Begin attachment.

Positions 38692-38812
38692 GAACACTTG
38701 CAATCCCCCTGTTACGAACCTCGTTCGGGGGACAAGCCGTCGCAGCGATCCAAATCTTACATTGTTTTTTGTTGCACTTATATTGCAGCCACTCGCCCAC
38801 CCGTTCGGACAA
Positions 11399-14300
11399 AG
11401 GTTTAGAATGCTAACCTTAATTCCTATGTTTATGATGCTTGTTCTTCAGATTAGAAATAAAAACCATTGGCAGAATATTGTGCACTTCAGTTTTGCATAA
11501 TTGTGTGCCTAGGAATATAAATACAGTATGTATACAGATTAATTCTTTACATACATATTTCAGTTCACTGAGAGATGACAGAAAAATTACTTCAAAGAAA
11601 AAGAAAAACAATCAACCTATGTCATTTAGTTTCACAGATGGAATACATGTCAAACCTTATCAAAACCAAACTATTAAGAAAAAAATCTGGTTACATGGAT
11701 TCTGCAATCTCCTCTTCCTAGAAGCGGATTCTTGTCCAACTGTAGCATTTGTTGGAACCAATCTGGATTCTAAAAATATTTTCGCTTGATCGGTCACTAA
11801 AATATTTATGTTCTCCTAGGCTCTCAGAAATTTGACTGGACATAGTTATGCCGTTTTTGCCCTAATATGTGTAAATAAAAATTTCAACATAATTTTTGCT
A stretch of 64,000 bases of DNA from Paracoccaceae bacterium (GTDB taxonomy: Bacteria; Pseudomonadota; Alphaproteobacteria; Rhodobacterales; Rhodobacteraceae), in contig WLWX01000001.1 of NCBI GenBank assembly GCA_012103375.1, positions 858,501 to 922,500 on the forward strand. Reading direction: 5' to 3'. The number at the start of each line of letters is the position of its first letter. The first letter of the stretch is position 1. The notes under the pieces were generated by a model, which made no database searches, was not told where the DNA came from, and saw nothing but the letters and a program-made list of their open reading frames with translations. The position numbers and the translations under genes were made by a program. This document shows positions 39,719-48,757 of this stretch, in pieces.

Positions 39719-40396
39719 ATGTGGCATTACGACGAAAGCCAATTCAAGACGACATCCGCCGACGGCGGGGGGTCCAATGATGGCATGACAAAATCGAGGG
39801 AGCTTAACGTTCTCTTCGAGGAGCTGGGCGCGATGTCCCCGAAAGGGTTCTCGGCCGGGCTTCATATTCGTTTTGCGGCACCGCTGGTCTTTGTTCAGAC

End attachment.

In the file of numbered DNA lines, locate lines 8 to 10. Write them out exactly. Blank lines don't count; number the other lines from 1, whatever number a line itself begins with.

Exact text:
11501 TTGTGTGCCTAGGAATATAAATACAGTATGTATACAGATTAATTCTTTACATACATATTTCAGTTCACTGAGAGATGACAGAAAAATTACTTCAAAGAAA
11601 AAGAAAAACAATCAACCTATGTCATTTAGTTTCACAGATGGAATACATGTCAAACCTTATCAAAACCAAACTATTAAGAAAAAAATCTGGTTACATGGAT
11701 TCTGCAATCTCCTCTTCCTAGAAGCGGATTCTTGTCCAACTGTAGCATTTGTTGGAACCAATCTGGATTCTAAAAATATTTTCGCTTGATCGGTCACTAA